Thus, the screen on the Xonar D2 has a symbolic value - it makes users feel safer, those who have no idea of the true physics here. There is at least one negative effect from using this screen - elements on the PCB get noticeably hotter, which raises intrinsic noises. This correlation is apparent, it's reflected in specifications of the converters.
Xonar D2 Audio Center Control Panel with processing modes toggles
Device: ASUS Xonar D2 ASIO
RMAA 6 measurements
16 bit 44 kHz
24 bit 44 kHz
We can compliment the card for similar results in the ALT mode (internal transfer from DAC to ADC) vs. tests via an external cable. Dynamic range is very high in both cases, over 116 dBA! It confirms the high value in specifications (about 118 dBA) for input and output separately. X-Fi Elite Pro demonstrates over 114 dBA in the same conditions, which again corroborates to 116 dBA mentioned in specifications.
An increase in intermodulation distortions at frequencies close to Fs/2 can be explained by penetration of a signal, which is not filtered in the mirror image suppression frequency band. You can see it, if you run CCIF IMD test instead of SMPTE, which is used in RMAA by default. There is a problem only at 17 kHz, which is not dangerous for the signal. Signal power at such frequencies is much lower in real sound tracks than in the synthetic test. Fortunately, this peculiarity is inaudible.
Intermodulation Distortion Test (CCIF, sin tones at 19 kHz and 20 kHz, -12 dB amplitude).
There is a peculiarity only in the 44 kHz mode at the analog output.
24 bit 48 kHz
I don't understand the difference in SNR between the 44 kHz and 48 kHz modes, 107.4 dB versus 116.5 dB. This peculiarity is also confirmed by ASUS results of RMAA tests.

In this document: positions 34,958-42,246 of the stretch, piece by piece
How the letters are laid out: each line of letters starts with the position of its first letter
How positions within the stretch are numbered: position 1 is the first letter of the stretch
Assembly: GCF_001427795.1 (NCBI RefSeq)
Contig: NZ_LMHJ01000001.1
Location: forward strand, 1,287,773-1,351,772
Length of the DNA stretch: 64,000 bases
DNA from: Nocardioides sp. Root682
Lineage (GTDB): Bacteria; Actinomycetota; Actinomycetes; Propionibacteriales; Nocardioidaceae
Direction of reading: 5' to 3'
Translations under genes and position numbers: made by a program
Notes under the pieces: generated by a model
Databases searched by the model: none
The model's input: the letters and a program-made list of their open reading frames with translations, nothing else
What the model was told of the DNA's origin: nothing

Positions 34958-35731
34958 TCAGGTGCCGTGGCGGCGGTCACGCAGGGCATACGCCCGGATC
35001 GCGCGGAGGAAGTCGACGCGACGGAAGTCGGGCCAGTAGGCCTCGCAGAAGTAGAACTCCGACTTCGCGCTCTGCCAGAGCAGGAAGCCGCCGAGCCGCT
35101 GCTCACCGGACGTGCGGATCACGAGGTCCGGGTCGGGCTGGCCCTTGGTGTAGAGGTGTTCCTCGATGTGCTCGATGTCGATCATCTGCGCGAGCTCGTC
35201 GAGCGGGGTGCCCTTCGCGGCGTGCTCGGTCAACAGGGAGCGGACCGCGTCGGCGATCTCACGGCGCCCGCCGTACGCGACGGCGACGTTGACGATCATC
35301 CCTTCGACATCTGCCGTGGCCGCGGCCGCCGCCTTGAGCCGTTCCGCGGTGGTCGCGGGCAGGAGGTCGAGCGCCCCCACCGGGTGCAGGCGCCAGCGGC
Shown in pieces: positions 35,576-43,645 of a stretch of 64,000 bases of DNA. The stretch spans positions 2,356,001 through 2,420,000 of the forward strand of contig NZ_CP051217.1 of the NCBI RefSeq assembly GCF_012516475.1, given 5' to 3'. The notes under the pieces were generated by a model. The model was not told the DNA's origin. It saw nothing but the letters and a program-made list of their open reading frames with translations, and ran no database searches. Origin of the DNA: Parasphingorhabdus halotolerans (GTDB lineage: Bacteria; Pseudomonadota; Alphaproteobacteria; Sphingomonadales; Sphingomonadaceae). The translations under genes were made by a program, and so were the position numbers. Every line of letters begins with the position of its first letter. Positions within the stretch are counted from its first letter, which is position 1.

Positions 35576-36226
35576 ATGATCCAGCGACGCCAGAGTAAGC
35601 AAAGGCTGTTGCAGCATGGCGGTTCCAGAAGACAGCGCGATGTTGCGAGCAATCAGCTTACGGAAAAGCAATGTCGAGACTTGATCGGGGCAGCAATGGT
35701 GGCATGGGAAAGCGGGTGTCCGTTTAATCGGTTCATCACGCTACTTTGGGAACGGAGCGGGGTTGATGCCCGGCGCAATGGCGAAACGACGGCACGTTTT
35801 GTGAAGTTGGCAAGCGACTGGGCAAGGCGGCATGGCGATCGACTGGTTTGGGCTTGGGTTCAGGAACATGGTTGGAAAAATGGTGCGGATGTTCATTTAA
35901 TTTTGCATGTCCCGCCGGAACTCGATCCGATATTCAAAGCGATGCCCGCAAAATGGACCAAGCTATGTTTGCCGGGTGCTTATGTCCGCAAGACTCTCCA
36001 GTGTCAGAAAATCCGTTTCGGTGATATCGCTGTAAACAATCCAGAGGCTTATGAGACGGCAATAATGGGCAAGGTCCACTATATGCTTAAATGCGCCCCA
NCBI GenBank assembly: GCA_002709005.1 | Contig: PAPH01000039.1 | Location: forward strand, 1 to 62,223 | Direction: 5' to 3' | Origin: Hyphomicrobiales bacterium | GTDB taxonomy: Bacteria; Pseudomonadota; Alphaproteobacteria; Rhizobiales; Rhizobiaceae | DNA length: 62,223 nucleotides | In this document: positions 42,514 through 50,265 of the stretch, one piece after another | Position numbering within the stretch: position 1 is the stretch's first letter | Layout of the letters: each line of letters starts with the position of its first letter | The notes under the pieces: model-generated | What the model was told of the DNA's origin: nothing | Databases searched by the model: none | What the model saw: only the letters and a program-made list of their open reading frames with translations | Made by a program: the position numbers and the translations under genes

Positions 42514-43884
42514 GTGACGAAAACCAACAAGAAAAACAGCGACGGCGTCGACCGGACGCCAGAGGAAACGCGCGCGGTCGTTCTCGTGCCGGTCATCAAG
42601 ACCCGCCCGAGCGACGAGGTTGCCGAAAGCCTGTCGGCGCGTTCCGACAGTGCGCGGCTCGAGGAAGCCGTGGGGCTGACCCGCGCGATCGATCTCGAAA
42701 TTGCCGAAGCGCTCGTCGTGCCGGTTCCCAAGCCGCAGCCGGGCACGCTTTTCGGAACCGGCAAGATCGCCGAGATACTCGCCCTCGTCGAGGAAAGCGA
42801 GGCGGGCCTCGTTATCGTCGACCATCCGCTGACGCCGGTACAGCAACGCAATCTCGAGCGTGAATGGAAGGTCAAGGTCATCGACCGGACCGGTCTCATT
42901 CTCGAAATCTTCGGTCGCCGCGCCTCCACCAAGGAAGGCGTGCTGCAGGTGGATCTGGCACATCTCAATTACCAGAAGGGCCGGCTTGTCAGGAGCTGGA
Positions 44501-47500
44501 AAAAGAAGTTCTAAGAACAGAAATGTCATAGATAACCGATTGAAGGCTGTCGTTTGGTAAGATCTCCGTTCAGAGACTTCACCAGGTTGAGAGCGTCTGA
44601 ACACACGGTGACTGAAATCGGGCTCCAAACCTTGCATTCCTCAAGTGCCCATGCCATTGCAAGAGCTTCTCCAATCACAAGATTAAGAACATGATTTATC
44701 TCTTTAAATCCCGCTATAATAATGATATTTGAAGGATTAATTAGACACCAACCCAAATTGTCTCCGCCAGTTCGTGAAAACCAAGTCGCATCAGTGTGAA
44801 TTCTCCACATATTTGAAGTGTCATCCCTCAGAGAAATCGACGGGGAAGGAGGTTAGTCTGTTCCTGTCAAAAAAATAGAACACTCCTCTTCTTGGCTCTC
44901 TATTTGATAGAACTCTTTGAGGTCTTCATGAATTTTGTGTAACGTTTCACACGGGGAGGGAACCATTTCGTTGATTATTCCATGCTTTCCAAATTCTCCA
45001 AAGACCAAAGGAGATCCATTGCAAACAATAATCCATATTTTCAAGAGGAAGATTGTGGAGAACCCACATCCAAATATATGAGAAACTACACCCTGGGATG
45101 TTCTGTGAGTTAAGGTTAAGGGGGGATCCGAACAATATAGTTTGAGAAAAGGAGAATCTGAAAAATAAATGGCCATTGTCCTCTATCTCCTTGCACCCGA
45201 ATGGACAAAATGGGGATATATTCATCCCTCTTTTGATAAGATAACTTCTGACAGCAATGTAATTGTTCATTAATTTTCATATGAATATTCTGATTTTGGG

This difference does not exist in the digital S/PDIF interface, so it cannot be explained with software processing.
Audio quality comparison: Asus Xonar D2 vs. Creative X-Fi Elite Pro
We had no doubts that the Asus Xonar D2 would outscore Mid- and Low-End cards, so we decided to compare it with the top card from Creative - X-Fi Elite Pro, equipped with the flagship Cirrus Logic converter on board.
We ran the tests according to our streamlined test procedure, which took much time. We understand our responsibility for published test results, so we took all possible measures to avoid mistakes, including double tests and multiple verifications. Tested cards were plugged to a passive switching center, which was used to adjust volume levels with a twin control. Then the signal went through a professional cable to ADAM S2.5A monitors. We compared audio quality by switching between the cards instantly.
Both cards demonstrate the highest audio quality, it's very difficult to choose the best card. We haven't heard any differences in some test fragments. Others demonstrated a hardly noticeable difference in playback personality. The X-Fi demonstrates a tad more distinct attack, while the Xonar D2 provides a tad wider stereo base. I repeat, the differences are so measly that we had to switch between the devices many times to hear them. It's even more difficult to understand which card sounds closer to the original.
However, this situation is typical of modern High-End devices - it's very hard to hear the difference even with a high quality audio section. Manufacturers of popular devices have come close to reaching full potential of High-End converters. So you cannot expect a break-through in this field - the quality margin of audio components is disappearing. On the other hand, we can certainly recommend such cards as Xonar D2 and X-Fi Elite Pro for owners of high quality audio equipment, to say nothing of top active speakers.
ASUS has come to the market of sound cards. The right stake on high quality converters and well thought-out circuitry yield an excellent result. You can see it in RMAA measurements and you can hear it, as you listen to music. The lack of advanced audio DSPs forced engineers to use a modern but simple on-board processor. It's partially compensated by the drivers that offer various processing algorithms based on Dolby and DTS as well as a proprietary 3D sound mode with EAX2.0. Hardcore gamers will still use Creative products. If we speak about prices, $200 for a sound card with such features is an adequate cost. Creative X-Fi Elite Pro is 1.5 times as expensive. Perhaps, the PCIe modification, Xonar D2X, will be even more competitive, because there are very few sound cards for the new advanced PCIe bus.
The ASUS Xonar D2 gets our Original Design award.
Maxim Liadov (firstname.lastname@example.org)
February 12, 2008